If six or seven Liberal and National MPs abstain or cross the floor, Turnbull would need the Opposition to help save the day. But the prime minister has been unwilling to date to risk his government facing any defeat on the floor of the House of Representatives – he pulled the live sheep export bill to avoid such a possibility.
Is it any wonder Turnbull seized on Shorten’s ill-timed answer on repealing some business tax cuts? Although Shorten’s slip on company tax was completely in line with Labor’s thinking over the past two years, and has been hinted at on multiple occasions by him and his Treasury spokesman, Chris Bowen, he was forced to defuse the situation with a retraction.
If he had his time again, Shorten would surely have been more circumspect. Those close to Shorten say he is furious with himself for an unguarded moment just at the time when the government was struggling to get the last $35 billion of its corporate tax cuts through the Senate.
Nonetheless, one of the strongest defences of Shorten earlier in the week came from Anthony Albanese on Adelaide radio. “Bill Shorten has the right to announce Labor policy,” he said. “He did that consistent with the way that Labor had voted in the parliament.”
It was interesting as Albanese had drawn intense criticism inside the caucus for his speech last Friday night arguing for Labor to be more business friendly. The speech was widely seen in leadership aspiration terms, differentiating himself from Shorten, itself very unhelpful in the context of the looming byelections.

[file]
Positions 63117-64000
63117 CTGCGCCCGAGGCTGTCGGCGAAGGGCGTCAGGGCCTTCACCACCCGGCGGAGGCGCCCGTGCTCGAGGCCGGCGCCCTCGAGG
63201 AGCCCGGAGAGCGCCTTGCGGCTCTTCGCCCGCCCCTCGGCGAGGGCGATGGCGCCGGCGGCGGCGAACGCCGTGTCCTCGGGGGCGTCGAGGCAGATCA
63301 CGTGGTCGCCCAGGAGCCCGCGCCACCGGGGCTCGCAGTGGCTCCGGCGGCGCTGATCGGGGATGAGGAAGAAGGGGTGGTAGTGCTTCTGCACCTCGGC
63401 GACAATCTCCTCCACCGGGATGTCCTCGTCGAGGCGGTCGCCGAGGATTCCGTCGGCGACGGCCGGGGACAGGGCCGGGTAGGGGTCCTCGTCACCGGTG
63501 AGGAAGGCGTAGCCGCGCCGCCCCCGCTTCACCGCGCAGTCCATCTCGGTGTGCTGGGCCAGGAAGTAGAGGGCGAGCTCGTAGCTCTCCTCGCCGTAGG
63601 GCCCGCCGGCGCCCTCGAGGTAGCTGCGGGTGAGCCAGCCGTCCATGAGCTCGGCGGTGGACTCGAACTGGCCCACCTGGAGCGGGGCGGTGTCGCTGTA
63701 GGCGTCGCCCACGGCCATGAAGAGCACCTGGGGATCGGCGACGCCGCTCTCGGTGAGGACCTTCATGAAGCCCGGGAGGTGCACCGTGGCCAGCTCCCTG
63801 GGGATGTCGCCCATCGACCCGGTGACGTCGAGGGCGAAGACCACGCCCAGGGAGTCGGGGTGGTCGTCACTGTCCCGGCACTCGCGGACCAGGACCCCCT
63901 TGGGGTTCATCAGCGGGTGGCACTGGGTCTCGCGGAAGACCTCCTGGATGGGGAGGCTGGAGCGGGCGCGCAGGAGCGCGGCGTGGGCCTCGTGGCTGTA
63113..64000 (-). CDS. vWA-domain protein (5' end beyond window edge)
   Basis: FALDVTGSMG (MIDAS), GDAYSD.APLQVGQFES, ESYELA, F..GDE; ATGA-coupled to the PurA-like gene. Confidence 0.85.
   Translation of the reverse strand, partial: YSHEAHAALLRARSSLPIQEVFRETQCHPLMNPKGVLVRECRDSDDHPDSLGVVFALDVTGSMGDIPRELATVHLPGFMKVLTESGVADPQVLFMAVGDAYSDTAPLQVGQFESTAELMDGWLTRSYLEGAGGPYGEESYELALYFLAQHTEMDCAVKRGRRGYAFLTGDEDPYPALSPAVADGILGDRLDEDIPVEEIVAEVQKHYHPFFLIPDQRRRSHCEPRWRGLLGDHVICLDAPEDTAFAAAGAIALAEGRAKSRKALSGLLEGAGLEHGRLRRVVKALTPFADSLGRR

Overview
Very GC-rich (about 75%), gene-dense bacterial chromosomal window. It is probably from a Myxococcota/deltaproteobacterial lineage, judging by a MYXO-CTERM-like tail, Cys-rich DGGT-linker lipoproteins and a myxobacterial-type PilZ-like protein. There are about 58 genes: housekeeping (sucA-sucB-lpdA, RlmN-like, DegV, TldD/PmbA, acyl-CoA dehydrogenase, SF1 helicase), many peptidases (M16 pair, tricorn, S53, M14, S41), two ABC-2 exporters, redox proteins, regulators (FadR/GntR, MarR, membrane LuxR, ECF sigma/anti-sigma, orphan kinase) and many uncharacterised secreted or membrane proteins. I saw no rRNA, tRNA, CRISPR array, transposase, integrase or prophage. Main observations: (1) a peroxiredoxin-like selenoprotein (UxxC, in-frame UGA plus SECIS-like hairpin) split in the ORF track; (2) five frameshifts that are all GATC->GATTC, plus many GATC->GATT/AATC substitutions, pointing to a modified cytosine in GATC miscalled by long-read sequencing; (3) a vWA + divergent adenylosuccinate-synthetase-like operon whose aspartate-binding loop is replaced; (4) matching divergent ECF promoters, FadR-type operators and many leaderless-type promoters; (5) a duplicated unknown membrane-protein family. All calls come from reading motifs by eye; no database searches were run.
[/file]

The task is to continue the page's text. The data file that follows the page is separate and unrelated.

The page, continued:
It’s a toss-up where the real sparks were flying this week, in the government or Opposition. Shorten is confident of regrouping. Turnbull has one mighty fight on his hands.
This article was first published in the print edition of The Saturday Paper on June 30, 2018 as "Bases loaded for Frydenberg".
For almost a decade, The Saturday Paper has published Australia’s leading writers and thinkers. We have pursued stories that are ignored elsewhere, covering them with sensitivity and depth. We have done this on refugee policy, on government integrity, on robo-debt, on aged care, on climate change, on the pandemic.
All our journalism is fiercely independent. It relies on the support of readers. By subscribing to The Saturday Paper, you are ensuring that we can continue to produce essential, issue-defining coverage, to dig out stories that take time, to doggedly hold to account politicians and the political class.
There are very few titles that have the freedom and the space to produce journalism like this. In a country with a concentration of media ownership unlike anything else in the world, it is vitally important. Your subscription helps make it possible.
Select your digital subscription